How to create custom annotation with code behind

I would like to create my own custom annotation. My framework is Stand alone java application. When someone annotate his pojo class a "hidden" code behind will trigger methods.

For example, today in Java EE we have @MessageDriven annotation. And when you annotate your class with @MessageDriven and in addition implement MessageListener Interface there is a behind code that will trigger onMessage(Message msg). when a message arrives from a Queue/Topic.

How Do I create annotation(@MyMessageDriven) which could be added to a pojo and also implement MyCustomMessageListener.

The result which I desire is a trigger of "hidden" code (of mine) which will trigger a method of an implemented interface (exactly as it works with the sample i Wrote below).

Answers


I recommend to read this blog entry (snapshot on archive.org) up to the point where the author remembers (s)he has access to Spring's component scan feature.

The initial issue is to scan the class path to find classes with the custom annotation. Once this is done, you have the objects in your standalone application through which using object.getClass().getAnnotations(), you can then inject the listeners or custom behavior you need to add to the objects holding the custom annotations.

Let's say you have the following custom annotation:

@Target({ ElementType.TYPE })
@Retention(RetentionPolicy.RUNTIME)
public @interface MyMessageDriven {}

And you use it some class in you application:

@MyMessageDriven
public class MyObject {}

Now, in the appropriate location in your application, you should have a method to give out all classes carrying MyMessageDriven:

Set<Class<?>> findAllMessageDrivenClasses() {
  final StopWatch sw = new StopWatch();
  sw.start();
  final Reflections reflections = new Reflections("org.projectx", new TypeAnnotationsScanner());
  Set<Class<?>> allMessageDrivens = reflections.getTypesAnnotatedWith(MyMessageDriven.class); // NOTE HERE
  sw.stop();
  return allMessageDrivens;
}

Having this, I assume that there is a point in your application that either (1) you have access to the objects in your application, or (2) there is a visitor or iterator pattern on all the objects in the application. So, in some point, I assume that we have all targeted objects as objects:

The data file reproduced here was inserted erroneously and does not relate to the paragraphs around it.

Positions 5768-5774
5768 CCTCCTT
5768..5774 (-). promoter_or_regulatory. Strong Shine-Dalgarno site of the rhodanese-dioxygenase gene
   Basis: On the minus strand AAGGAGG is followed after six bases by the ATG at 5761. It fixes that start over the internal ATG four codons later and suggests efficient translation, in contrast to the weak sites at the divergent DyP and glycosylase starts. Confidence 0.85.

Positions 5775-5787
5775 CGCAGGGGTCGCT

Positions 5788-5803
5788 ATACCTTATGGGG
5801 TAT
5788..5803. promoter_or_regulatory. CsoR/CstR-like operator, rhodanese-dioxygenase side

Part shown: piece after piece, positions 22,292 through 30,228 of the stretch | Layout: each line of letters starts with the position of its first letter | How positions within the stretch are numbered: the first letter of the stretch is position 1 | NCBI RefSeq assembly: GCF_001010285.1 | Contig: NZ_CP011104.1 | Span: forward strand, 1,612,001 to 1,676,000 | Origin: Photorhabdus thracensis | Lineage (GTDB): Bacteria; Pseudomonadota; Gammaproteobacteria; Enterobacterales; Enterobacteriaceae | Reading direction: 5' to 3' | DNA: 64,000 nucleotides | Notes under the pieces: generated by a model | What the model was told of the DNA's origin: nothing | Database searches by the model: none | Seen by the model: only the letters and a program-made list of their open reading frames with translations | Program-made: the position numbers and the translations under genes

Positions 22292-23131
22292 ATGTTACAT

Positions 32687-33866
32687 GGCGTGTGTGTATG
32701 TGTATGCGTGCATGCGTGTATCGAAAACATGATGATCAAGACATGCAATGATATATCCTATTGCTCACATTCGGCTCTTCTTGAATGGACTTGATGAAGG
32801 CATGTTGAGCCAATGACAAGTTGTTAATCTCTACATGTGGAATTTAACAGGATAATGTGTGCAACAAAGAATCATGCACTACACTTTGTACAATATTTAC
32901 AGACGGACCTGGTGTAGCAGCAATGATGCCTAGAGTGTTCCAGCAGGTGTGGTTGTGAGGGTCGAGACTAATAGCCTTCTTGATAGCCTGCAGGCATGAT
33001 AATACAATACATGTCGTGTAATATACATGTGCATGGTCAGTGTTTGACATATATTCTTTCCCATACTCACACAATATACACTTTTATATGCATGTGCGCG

Set<Class<?>> msgDrivenClasses = findAllMessageDrivenClasses();
for (Object o : objects) {
  if (msgDrivenClasses.contains(o.getClass()) {
    invokeTheMessageListener(o);
  }
}

On the other hand, there should be some implementation of MyMessageListener that is available when the objects having MyMessageDriven are found:

void invokeTheMessageListener(Object o) {
  theMessageListener.onMessage(o);
}

This answer is tailored from the blog entry so please refer to the blog for configuration of libraries. And, last but not least, this is a sample code for the problem and it can be refactored to more pattern-compatible and elegant style.

Update: There is a requirement that the targeted objects should be aware of their own listeners. So, I'd suggest the following approach. Let's have an interface MyMessageListenerAware:

interface MyMessageListenerAware {
  MyMessageListener getMyMessageListener();
}

// and this is the original MyMessageListener
interface MyMessageListener {
  void onMessage(Object o);
}

Now, the target objects should implement the above interface:

class MySampleObject implements MyMessageListenerAware {

  public MyMesssageListener getMyMessageLisener() {
    return mySampleObjectImplementationOfMyMessageListener;
  }

}

Having this, the method invokeTheMessageListener becomes like:

void invokeMessageListener(Object o) {
  if (o instance MyMessageListenerAware) {
    MyMessageListener l = ((MyMessageListenerAware) o).getMyMessageListener();
    l.onMessage(o);
  }
}

Although, I strongly recommend reading about Visitor or Strategy pattern. What you aim to do seems to me like you need certain objects react/act/process to a common object/event in the application but each with their own interpretation/algorithm/implementation.


create an annotation something like this:

 public @interface MyMessageDriven{
 }

And you have an interface that can apply annotation like this:

public interface MyMessagListener {

    public void message();
}



@MyMessageDriven  
public class MyMessage implements MyMessagListener  {
   public void message(){
     System.out.println(" I am executed")
   }
} 

Load the above class using classloader and using reflections check the annotation is presrent.

if it is present, use loaded instance to execute it.

  Object obj = ClassLoader.getSystemClassLoader().loadClass("MyMessage").newInstance();
  MyMessagListener mml =  (MyMessagListener) obj;
  mml.message();

Listener implementation you can put in MyMessage class or some other class that implements MessageListener.

In this case, need to provide implementation for message() what it is going to do.

But this class should be loaded and more important thing here is how your MyMessage class is loaded.

That is based on the meta data present in the MyMessage class.Similar way, in the real time scenario as well this is how it works.

Annotation is a metadata to a class that says based on the supplied data, do something.Had this metadata not present in the MyMessage class, you need not execute message() method.

Hope this will help you.


Need Your Help

C++ member variable aliases?

c++ struct variables alias member

I'm pretty sure this is possible, because I'm pretty sure I've seen it done. I think it is awesome, but I will gladly accept answers along the lines of "this is a terrible idea because ____".